Artist: Lewis Del Mar
Album: Lewis Del Mar
In Brief: An interesting blend of Latin-inspired rhythms and guitar parts with indie/experimental rock sensibilities that are equal parts ambient and abrasive. Not every experiment works, but the effect of these unique ingredients coming together can be quite alluring when they get it just right.
If I told you I’d been listening to an experimental rock duo from New York City whose music contained traces of Latin music influence, what would come to mind? When Lewis Del Mar was first described to me, the first bands that popped into my head were Trails and Ways (a West Coast band who merges the Latin influence with more of a sunny indie pop vibe) and Vampire Weekend (who are well-known in indie rock for blending African and Caribbean sounds into their particular brand of indie rock). Actually listening to their music, hearing how some of the bare, acoustic guitar melodies would mingle with the weightier drums and bass, found sounds, and even sometimes bits of abrasive electronic noise, I immediately threw those comparisons out the window. This reminded me a little more of TV on the Radio if they’d just taken a trip to Central America, combined with the indie-urban sensibilities of Glass Animals and the irreverent attitude of Incubus in their prime. Maybe throw in little bits of Modest Mouse or Alt-J as well. There’s really no single comparison that sums it up, as Lewis Del Mar’s music is an odd mixture of influences that never quite plays out the way you’d expect just from hearing the intro to a song. Their self-titled debut puts forth two sides of the band’s personality – one that wants to evoke a nostalgic sense of place and grab the listener with a vibrant hook, and another that wants to dismantle those expectations and startle the listener with a sudden change of pace mid-song, to make them listen for the details and not just the catchy stuff. At times these two aspects of the band’s personality seem at odds with each other, but for the most part, their self-titled debut, released in late 2016, makes a compelling case for their unique brand of music.
In terms of lyrical outlook, Lewis Del Mar is also difficult to sum up in that area. There’s definitely a carefree, bohemian sort of feel to some of their lyrics, but at other times they can be troubled, intense, and even confrontational. I suppose this is fitting considering the community of Rockaway Beach in Queens that they currently call home, which juts out into the ocean (giving them the “Del Mar” part of their name) and is conducive to simply kicking back on the beach and enjoying the waves, but which also has a troubled and complex history. Similarly, some of the duo’s musical influence comes from lead singer/guitarist Danny Miller‘s Nicaraguan ancestry, specifically his father whom the band gets the “Lewis” part of their name from (and apparently drummer/producer Max Harwood‘s father also has the same first name). I haven’t figured out yet if any of the group’s lyrics have a political bent that is intended to address the juxtaposition of tumultuous cultural history and pristine physical geography that comes to mind when I think of pretty much any place in that part of the world, but the music certainly seems to reflect both. Lewis Del Mar isn’t an easy group to figure out, but their music is engaging and just unpredictable enough that I’m compelled to keep trying.
1. Such Small Scenes
For such a brief song, this first track really throws listeners into the deep end of the pool. The first thing you hear is three distorted bass notes over noisy, clattering drums, with what seems like an off-key vocal harmony chiming in. It’s disorienting, but the noisy stuff drops out pretty quickly and then an acoustic guitar riff and a lively Latin rhythm pick up, helping us make a little more sense of the strange intro. For the next minute or so, it’s pure fast-paced bliss, even though the lyrics hint at some sort of torment felt by a man who is either homeless or has been kicked out of his family. It’s a small enough vignette (hence the title) that I don’t fully understand the story being told, but I like how the song has time to grow and change despite being only two minutes long, eventually collapsing back into the muddled mess of sound that it started with.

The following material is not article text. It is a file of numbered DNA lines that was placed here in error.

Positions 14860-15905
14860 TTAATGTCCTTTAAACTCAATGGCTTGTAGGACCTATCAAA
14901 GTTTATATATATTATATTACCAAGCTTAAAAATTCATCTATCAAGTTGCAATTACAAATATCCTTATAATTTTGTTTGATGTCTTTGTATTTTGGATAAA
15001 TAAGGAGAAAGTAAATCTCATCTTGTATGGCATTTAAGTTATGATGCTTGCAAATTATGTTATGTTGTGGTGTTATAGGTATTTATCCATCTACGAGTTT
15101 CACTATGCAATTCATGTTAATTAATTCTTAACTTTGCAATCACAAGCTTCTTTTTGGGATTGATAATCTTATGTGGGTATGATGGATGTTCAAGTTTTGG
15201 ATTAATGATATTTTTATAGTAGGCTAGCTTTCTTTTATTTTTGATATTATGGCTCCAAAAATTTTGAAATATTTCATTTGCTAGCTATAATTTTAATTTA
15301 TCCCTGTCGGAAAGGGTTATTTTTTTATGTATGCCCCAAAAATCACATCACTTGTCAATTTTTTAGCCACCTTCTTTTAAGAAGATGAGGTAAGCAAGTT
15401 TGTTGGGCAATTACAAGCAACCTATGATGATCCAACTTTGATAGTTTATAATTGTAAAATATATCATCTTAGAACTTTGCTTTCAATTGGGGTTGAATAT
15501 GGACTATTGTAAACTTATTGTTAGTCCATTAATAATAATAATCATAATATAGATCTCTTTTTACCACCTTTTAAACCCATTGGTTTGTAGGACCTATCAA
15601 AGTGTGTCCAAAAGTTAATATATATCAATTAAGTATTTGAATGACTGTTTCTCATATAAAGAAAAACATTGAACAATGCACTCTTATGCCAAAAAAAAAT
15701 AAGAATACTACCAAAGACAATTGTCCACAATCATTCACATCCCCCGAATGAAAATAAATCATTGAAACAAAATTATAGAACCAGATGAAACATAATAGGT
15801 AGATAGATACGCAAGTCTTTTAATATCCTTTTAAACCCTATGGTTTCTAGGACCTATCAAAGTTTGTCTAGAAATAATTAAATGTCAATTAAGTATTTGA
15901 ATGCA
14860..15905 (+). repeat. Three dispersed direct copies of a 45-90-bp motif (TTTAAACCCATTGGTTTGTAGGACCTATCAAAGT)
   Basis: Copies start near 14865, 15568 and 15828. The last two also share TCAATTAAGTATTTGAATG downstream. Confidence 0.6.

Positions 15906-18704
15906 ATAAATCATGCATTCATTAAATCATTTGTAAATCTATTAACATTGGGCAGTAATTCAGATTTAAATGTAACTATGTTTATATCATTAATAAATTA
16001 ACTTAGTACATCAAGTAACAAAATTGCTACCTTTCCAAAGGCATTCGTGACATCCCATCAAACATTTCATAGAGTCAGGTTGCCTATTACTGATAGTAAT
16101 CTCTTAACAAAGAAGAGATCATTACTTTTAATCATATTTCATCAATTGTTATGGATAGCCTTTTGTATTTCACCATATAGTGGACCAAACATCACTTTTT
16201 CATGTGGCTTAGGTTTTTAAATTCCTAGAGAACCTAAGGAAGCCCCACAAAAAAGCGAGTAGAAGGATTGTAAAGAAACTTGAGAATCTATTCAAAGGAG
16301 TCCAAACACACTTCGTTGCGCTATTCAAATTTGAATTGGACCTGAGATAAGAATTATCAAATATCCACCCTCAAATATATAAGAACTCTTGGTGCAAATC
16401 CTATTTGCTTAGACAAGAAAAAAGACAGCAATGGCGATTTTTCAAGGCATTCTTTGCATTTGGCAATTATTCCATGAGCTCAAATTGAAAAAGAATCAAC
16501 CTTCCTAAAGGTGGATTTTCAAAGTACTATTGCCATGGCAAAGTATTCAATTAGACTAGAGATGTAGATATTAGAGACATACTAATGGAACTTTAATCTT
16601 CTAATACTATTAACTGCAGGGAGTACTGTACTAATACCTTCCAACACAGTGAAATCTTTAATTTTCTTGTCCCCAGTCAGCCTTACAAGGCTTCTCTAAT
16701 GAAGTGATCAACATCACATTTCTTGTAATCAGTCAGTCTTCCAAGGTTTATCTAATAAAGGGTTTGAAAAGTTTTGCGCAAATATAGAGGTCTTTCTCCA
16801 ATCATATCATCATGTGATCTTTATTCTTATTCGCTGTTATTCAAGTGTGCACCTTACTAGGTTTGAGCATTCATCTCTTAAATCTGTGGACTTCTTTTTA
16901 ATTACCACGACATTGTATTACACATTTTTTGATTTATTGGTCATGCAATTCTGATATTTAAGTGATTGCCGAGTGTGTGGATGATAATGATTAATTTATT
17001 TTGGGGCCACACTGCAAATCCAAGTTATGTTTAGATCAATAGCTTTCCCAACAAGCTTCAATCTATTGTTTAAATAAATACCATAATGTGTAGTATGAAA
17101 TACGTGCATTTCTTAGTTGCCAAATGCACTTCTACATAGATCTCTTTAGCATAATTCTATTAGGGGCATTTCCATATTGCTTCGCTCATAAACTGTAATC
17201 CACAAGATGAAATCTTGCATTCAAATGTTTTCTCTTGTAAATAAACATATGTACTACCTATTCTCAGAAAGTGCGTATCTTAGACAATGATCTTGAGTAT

This is the single that first got the band some buzz. it’s easy to see why. It’s probably the best balance of catchy riff, strong rhythmic payoff, troubled lyrics and uneasy pauses on the entire record, and as such, it’s an ideal introduction to the band’s sound. I love how skeletal the acoustic melody is, how it keeps stopping and starting, and how the rhythm goes back and forth between the quiet creep of an electronic hum to full-blown, manic drums with fuzzy, staticky production in a few places. The music does such a great job of mirroring the frustration Danny feels over a reasonable voice not being audible above the noise. He doesn’t mince words at all with his opening lines: “Can you please sit the f*ck down?/Protesting in your paper crown/You love to feel offended/Fighting from computer trenches.” It’s everything a rational person has ever felt reading the comments section of a YouTube video or a poorly moderated message board thread. Whoever’s opinion is shouted the loudest apparently wins in the wildest, west-est parts of the Internet, and that’s what I guess he had to get off his chest here. Ironically, some of the most provocative lyrical imagery shows up in a spoken word bit that can be heard to hear in the background given all the other things going on in the mix, but that’s probably the point. I love how the bridge leads out of this, lamenting “God can’t whisper when the bass is up” as the drums and bass reach their most deafening peak, right before a moment of uncomfortable silence, and then the chorus comes slamming back in. Overall the mix of sounds and moods feels a bit rough, but give the subject matter, it’s almost certainly meant to.